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First Count to Ten: Innovation and Implementation in Juvenile Reintegration Programs
Federal Probation, 68:Vol 2 109-127
Researcher(s): (Douglas Young)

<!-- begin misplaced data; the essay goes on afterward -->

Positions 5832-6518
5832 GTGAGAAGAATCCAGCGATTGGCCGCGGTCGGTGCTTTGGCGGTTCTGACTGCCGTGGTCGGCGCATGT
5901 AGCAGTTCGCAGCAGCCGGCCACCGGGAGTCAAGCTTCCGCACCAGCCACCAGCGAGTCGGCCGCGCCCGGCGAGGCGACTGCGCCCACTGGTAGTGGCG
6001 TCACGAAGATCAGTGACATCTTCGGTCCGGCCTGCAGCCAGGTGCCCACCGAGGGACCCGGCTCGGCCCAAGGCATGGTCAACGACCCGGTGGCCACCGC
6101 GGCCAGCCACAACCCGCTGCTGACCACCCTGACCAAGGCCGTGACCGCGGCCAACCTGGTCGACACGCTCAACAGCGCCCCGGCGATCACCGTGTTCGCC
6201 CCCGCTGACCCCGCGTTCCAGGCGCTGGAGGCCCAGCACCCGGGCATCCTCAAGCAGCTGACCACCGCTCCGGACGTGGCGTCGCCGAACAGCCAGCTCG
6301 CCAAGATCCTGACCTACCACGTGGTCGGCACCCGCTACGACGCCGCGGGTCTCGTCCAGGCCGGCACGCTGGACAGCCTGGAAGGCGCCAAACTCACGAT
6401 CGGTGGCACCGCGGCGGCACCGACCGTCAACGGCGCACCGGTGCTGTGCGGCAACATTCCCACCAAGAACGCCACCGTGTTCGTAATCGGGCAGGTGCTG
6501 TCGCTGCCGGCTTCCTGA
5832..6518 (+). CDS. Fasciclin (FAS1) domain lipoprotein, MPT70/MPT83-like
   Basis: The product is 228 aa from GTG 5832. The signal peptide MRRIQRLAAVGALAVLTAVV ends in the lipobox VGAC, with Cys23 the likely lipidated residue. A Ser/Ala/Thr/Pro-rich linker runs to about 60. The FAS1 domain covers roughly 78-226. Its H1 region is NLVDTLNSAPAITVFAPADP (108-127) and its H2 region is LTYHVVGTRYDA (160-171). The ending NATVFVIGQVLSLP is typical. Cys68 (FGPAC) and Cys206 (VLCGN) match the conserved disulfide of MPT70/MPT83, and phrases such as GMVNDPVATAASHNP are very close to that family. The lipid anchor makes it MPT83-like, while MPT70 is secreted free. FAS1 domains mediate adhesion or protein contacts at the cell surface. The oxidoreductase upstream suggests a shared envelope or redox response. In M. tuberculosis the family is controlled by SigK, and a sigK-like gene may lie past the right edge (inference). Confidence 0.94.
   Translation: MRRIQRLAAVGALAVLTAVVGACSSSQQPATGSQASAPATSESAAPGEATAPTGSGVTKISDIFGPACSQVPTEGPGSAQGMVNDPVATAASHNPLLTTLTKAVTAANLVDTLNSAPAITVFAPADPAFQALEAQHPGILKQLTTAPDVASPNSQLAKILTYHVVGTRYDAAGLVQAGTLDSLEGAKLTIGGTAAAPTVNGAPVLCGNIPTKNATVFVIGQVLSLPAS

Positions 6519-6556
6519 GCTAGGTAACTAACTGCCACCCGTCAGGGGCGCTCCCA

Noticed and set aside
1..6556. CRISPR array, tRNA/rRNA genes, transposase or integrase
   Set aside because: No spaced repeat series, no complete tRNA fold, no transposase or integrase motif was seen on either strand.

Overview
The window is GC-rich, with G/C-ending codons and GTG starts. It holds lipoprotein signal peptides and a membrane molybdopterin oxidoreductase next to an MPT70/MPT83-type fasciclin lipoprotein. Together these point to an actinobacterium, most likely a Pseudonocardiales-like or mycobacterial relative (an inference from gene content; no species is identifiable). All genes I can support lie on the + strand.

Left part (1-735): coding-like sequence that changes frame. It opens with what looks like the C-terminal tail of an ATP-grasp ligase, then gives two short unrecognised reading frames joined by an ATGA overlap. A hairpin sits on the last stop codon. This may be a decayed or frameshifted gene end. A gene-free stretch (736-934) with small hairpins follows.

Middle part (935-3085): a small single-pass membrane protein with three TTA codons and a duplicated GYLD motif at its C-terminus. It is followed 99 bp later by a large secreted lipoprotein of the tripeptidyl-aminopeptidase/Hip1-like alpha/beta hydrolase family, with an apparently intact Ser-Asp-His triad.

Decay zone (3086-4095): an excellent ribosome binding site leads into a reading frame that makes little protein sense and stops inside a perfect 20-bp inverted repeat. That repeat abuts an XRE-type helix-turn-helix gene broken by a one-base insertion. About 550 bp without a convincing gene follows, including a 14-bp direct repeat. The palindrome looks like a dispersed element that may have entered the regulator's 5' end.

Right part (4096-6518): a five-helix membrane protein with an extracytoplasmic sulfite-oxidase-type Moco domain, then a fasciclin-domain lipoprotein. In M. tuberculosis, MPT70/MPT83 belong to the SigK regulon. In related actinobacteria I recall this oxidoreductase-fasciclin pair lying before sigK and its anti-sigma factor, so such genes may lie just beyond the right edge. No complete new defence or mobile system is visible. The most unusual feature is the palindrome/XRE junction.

In the rush to show findings on outcomes, planners and developers of new programs often overlook the crucial interim step of conducting process evaluations. Both published and anecdotal information suggest that poor program outcomes are more likely to stem from planning and implementation problems than weaknesses in the intervention model. This paper presents findings from an ongoing process evaluation of an intensive aftercare program for high risk juvenile offenders, highlighting issues and barriers that are commonly faced in implementing juvenile reintegration initiatives. Results are interpreted within a framework derived from research on organizational change. Our local findings are used to illustrate the central role of factors such as organizational mission, culture, and staff and system resources in advancing implementation of reentry innovations in juvenile justice settings.